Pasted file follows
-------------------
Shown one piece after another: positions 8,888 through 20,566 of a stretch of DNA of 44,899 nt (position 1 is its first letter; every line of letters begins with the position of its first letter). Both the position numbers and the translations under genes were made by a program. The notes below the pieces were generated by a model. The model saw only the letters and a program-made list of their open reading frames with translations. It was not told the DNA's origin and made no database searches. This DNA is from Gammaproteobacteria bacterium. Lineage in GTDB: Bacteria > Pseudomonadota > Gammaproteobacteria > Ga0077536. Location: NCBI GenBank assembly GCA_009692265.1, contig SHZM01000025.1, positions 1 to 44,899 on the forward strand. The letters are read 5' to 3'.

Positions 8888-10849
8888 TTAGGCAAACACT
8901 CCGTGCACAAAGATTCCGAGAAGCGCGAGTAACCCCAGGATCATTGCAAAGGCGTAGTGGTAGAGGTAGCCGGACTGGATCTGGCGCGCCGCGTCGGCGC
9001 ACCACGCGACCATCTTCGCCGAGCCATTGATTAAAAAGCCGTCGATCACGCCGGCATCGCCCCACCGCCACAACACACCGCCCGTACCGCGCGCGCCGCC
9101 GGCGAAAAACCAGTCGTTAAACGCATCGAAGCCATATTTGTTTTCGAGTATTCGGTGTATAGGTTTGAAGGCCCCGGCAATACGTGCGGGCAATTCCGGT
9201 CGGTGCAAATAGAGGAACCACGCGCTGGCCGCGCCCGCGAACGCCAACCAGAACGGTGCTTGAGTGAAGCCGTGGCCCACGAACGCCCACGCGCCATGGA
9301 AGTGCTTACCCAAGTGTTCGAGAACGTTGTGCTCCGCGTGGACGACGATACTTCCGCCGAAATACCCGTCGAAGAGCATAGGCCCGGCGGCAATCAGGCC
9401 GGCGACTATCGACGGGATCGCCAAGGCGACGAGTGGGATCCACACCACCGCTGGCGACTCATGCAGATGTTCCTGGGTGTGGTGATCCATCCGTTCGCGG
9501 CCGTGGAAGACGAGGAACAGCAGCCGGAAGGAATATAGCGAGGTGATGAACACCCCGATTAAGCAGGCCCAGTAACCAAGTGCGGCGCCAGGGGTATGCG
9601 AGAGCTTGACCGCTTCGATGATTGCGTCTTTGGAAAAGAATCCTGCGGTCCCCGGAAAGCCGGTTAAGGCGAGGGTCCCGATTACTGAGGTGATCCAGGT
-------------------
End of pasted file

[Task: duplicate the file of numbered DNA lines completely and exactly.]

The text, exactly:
Shown one piece after another: positions 8,888 through 20,566 of a stretch of DNA of 44,899 nt (position 1 is its first letter; every line of letters begins with the position of its first letter). Both the position numbers and the translations under genes were made by a program. The notes below the pieces were generated by a model. The model saw only the letters and a program-made list of their open reading frames with translations. It was not told the DNA's origin and made no database searches. This DNA is from Gammaproteobacteria bacterium. Lineage in GTDB: Bacteria > Pseudomonadota > Gammaproteobacteria > Ga0077536. Location: NCBI GenBank assembly GCA_009692265.1, contig SHZM01000025.1, positions 1 to 44,899 on the forward strand. The letters are read 5' to 3'.

Positions 8888-10849
8888 TTAGGCAAACACT
8901 CCGTGCACAAAGATTCCGAGAAGCGCGAGTAACCCCAGGATCATTGCAAAGGCGTAGTGGTAGAGGTAGCCGGACTGGATCTGGCGCGCCGCGTCGGCGC
9001 ACCACGCGACCATCTTCGCCGAGCCATTGATTAAAAAGCCGTCGATCACGCCGGCATCGCCCCACCGCCACAACACACCGCCCGTACCGCGCGCGCCGCC
9101 GGCGAAAAACCAGTCGTTAAACGCATCGAAGCCATATTTGTTTTCGAGTATTCGGTGTATAGGTTTGAAGGCCCCGGCAATACGTGCGGGCAATTCCGGT
9201 CGGTGCAAATAGAGGAACCACGCGCTGGCCGCGCCCGCGAACGCCAACCAGAACGGTGCTTGAGTGAAGCCGTGGCCCACGAACGCCCACGCGCCATGGA
9301 AGTGCTTACCCAAGTGTTCGAGAACGTTGTGCTCCGCGTGGACGACGATACTTCCGCCGAAATACCCGTCGAAGAGCATAGGCCCGGCGGCAATCAGGCC
9401 GGCGACTATCGACGGGATCGCCAAGGCGACGAGTGGGATCCACACCACCGCTGGCGACTCATGCAGATGTTCCTGGGTGTGGTGATCCATCCGTTCGCGG
9501 CCGTGGAAGACGAGGAACAGCAGCCGGAAGGAATATAGCGAGGTGATGAACACCCCGATTAAGCAGGCCCAGTAACCAAGTGCGGCGCCAGGGGTATGCG
9601 AGAGCTTGACCGCTTCGATGATTGCGTCTTTGGAAAAGAATCCTGCGGTCCCCGGAAAGCCGGTTAAGGCGAGGGTCCCGATTACTGAGGTGATCCAGGT